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Hackers hindered by OIT's efforts




Hackers hindered by OIT's efforts
Hackers hindered by OIT's efforts



http://dailybeacon.utk.edu/showarticle.php?articleid=50825 

By Jessica Allen
Staff Writer
2006-11-15

The University of Tennessee gets almost half a million attacks from 
hackers in its computer systems each day, according to Brice Bible, the 
Office of Information Technologys chief information officer.

Bible said these hackers occasionally come from all over the world and 
try to get into computer systems at the university and sometimes they 
are successful.

Usually it is not damaging, he said. Once theyve hacked in, we find it, 
stop it (and) close it off.

Bible said security has gained a lot of attention over the last four or 
five years because computer systems at universities continue to become 
faster and have more computing capability.

Its become a big topic because the Internet has become very, very fast 
and universities have very, very fast connections to the Internet, he 
said.

The UT campus used to have between 20 and 30 megabits of Internet 
connection, but Bible said students and faculty now have almost 10 
gigabits, which is equivalent to 10,240 megabits, at their disposal.

The Educause Center for Applied Research reported colleges throughout 
the nation have increased their use of security software and methods to 
protect their confidential electronic data from intruders. UT has 
responded to increased threats in the same manner.

OIT has taken several security measures over the past few years to help 
ensure the protection of the networks and electronic data on campus.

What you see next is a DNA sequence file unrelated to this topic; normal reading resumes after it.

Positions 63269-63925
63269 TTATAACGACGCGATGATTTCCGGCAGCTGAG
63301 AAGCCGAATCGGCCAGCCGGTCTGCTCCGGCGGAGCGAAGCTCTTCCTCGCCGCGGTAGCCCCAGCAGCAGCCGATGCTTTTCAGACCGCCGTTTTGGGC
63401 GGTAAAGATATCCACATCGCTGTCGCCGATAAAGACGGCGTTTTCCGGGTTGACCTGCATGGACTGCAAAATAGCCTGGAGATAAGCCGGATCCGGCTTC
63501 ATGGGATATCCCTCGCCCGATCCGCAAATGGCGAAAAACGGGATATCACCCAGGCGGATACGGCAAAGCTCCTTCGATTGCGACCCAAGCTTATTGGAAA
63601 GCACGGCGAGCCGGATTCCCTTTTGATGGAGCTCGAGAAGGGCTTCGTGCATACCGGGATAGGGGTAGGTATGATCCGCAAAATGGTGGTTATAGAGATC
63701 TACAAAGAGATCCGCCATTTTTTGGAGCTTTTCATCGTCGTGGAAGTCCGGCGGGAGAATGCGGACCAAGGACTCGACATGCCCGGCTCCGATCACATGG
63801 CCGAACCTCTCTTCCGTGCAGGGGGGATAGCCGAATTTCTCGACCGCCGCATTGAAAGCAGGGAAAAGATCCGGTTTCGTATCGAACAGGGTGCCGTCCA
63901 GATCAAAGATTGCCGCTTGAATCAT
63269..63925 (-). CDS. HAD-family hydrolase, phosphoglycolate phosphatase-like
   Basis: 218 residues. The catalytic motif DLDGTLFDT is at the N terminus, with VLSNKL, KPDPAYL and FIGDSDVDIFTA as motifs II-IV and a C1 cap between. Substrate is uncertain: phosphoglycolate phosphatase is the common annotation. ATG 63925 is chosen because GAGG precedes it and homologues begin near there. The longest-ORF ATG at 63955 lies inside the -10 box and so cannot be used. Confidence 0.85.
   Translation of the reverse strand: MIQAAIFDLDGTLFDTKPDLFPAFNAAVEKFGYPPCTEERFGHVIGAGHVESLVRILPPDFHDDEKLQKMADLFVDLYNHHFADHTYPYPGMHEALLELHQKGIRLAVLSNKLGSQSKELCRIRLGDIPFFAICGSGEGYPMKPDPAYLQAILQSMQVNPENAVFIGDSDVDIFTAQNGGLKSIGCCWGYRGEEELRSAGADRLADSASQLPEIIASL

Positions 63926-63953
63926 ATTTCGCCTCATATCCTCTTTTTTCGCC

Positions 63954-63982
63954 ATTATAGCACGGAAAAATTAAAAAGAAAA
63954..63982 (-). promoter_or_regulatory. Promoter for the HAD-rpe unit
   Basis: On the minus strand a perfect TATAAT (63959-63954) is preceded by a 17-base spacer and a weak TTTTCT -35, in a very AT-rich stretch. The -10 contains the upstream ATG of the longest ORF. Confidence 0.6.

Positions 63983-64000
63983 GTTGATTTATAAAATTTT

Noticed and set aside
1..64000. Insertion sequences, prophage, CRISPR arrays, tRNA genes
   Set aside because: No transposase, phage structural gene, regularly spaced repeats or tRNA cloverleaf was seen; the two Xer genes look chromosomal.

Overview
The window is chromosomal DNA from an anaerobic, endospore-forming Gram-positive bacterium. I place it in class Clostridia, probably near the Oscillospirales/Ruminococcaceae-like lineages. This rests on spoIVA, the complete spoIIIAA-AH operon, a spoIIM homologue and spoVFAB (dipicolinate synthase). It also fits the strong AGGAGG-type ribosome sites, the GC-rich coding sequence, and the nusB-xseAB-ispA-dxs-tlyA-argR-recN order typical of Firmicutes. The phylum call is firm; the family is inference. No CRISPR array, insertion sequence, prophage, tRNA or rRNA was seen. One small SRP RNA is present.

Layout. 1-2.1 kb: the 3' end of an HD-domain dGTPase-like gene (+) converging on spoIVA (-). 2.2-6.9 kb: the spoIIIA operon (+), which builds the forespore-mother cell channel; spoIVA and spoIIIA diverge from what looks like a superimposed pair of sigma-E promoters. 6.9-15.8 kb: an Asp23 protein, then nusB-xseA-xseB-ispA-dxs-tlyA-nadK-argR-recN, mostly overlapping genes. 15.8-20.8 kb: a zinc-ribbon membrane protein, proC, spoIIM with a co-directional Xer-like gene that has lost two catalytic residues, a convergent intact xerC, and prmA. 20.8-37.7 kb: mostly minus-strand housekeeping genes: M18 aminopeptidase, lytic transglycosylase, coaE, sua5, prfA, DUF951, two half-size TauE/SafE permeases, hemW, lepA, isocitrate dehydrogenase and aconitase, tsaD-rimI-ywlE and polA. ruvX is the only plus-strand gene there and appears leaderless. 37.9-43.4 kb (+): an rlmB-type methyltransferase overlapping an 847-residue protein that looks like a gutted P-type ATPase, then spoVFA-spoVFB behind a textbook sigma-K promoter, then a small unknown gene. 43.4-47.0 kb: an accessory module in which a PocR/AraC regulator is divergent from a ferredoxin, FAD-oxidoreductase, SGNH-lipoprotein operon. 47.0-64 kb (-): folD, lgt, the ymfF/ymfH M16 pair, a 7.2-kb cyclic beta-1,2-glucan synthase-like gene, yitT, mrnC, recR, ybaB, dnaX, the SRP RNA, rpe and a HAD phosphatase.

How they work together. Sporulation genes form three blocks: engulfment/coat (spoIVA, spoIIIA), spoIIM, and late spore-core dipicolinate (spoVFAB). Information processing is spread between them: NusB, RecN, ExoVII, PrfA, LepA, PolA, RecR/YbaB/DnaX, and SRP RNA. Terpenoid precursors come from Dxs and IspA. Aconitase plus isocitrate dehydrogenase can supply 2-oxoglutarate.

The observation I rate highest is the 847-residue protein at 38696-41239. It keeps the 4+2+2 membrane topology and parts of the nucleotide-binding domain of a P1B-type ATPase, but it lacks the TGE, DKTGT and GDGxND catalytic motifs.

Bible said another reason for increased security measures is because 
technology experts from around the world have become more sophisticated 
in tracking the movements of hackers.

The hackers are very sophisticated and their tools and abilities change 
every day, so we have to work very hard to stay on top of that, he said. 
(They) have figured out that they can use all this fast Internet and 
resources at locations like universities for bad things, so its become 
important for organizations to try to protect the information and the 
assets they have.

One way OIT sought to protect information was by creating the 
Information Security Office. They staffed the office with a group of 
individuals who devote their time to helping users on campus keep their 
computers safe.

The Head of the Information Security Office, Robert Ridenour, said they 
were trying to be proactive and look for new ways to protect online 
information.

It is impossible to predict the next big threat, so we focus a lot of 
our attention on protections, Ridenour said.

Numerous protection devices, such as firewalls and patches, have been 
purchased for this reason. The office has also invested in intrusion 
prevention systems that can detect if something out of the ordinary is 
occurring and stop it immediately.

The purchase of protection software, however, is not new for the 
university.

What is new for the university is an aggressive campaign to find the 
confidential information, even down to the department level, and help 
university personnel protect it, Ridenour said.

He said OIT, along with information technology personnel from other 
colleges in Tennessee, is developing policies and procedures to help 
students, faculty and staff understand what they need to do to protect 
their information.

We are trying to educate the users regarding safe practices, he said.

The group is also working to isolate and eliminate the use of sensitive 
information.

While OIT has taken steps to make the networks more secure, it is also 
up to the students, faculty and staff at the university to protect their 
computers.

Ridenour and Bible said members of the university community should make 
sure their computers are patched, they are running their anti-virus 
software, their personal firewall is activated and they are not sharing 
their passwords.

Bible also encouraged suspicion of received e-mails.

OIT personnel are always around to help, so if you have an e-mail that 
you believe to be threatening, you can send it to abuse@utk.edu and they 
will look into it, he said. Dont just ignore it. If you think its really 
something abusive, then send it to us because it might protect somebody 
else.

For more information on protecting computers, visit 
http://security.tennessee.edu. 


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